New study challenges argument that BC’s cannabis market cannot be taxed

Downloads: Polling Data, News Release

Download the report from the International Journal of Drug Policy here.

British Columbia’s annual domestic cannabis market could be worth more than $500-million, according to a new study by a coalition of researchers from the University of British Columbia and Simon Fraser University.

The study, published this month in the peer-reviewed International Journal of Drug Policy, is the first to estimate the size of B.C.’s domestically consumed cannabis market using provincial surveillance data. Researchers found that the estimated retail expenditure on cannabis by British Columbians was approximately $443-million to $564-million annually. The study concludes that regulating the provincial cannabis market could provide government with approximately $2.5 billion in tax and licensing revenues over the next 5 years.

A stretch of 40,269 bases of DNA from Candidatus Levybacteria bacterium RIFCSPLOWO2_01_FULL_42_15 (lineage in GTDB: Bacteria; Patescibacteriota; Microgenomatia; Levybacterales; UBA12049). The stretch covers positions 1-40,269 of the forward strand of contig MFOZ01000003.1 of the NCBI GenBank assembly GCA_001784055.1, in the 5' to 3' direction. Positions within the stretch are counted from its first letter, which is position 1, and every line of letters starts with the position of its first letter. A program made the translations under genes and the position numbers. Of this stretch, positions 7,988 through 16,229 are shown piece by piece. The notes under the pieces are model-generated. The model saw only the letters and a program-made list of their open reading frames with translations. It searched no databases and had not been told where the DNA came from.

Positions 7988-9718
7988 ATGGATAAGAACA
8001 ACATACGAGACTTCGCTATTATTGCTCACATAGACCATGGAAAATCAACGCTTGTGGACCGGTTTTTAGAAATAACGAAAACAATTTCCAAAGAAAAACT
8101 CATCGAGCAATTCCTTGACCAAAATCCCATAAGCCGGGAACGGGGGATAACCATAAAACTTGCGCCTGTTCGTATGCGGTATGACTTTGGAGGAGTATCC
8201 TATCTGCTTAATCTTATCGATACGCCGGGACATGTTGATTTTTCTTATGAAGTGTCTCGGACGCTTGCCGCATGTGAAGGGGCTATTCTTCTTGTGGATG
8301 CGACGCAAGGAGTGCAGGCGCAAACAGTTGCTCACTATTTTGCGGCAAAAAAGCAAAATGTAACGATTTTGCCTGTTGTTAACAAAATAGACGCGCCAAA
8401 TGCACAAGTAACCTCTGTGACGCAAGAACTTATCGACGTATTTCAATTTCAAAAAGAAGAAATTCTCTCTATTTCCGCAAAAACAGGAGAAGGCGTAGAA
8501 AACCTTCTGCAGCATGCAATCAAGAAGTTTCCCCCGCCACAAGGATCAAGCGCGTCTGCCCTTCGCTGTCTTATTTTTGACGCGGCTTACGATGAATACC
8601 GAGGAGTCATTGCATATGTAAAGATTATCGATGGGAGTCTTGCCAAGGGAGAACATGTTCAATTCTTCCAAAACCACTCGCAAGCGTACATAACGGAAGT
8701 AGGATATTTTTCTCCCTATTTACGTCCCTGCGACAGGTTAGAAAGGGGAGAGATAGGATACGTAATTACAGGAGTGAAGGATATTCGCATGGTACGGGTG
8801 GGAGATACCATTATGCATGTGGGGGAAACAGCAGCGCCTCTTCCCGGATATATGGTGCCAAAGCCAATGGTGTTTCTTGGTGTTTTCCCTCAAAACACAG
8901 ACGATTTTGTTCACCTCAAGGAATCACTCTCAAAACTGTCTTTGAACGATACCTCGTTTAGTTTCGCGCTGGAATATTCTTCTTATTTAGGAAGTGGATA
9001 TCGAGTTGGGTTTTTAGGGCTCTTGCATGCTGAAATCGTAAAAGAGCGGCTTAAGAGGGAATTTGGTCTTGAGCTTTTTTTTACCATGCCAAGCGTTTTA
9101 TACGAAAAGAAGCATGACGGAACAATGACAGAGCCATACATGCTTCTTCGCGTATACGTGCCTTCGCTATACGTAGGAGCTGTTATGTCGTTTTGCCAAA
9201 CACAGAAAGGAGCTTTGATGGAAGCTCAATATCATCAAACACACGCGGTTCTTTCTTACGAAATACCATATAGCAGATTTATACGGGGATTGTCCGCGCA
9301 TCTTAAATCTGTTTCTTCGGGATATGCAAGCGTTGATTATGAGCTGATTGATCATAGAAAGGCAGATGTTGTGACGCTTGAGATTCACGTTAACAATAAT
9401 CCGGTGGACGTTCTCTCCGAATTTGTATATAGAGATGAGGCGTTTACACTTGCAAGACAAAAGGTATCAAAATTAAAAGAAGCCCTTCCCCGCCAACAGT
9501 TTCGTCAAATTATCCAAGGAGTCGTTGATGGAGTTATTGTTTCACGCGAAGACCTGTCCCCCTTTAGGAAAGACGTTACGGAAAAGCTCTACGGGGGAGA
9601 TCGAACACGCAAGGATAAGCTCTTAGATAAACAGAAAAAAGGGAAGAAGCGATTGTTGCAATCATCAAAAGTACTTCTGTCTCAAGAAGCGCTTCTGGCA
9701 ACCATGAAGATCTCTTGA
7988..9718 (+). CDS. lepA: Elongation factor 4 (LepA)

Provincial policing agencies estimate that 85% of the cannabis market in B.C. is currently controlled by organized crime groups. Data on electrical power usage and from police raids suggest that the number of cannabis grow operations in the province nearly doubled between 2003 and 2010, further demonstrating the increasing involvement of organized crime groups in the domestic production and distribution of cannabis. This increase in gang activity has also corresponded with rising gang violence in the province, as the proportion of all homicides in B.C. attributable to gangs rose over 60%, from 21% in 1997 to 34% in 2009.

To download a copy of the study, please visit the International Journal of Drug Policy website here.

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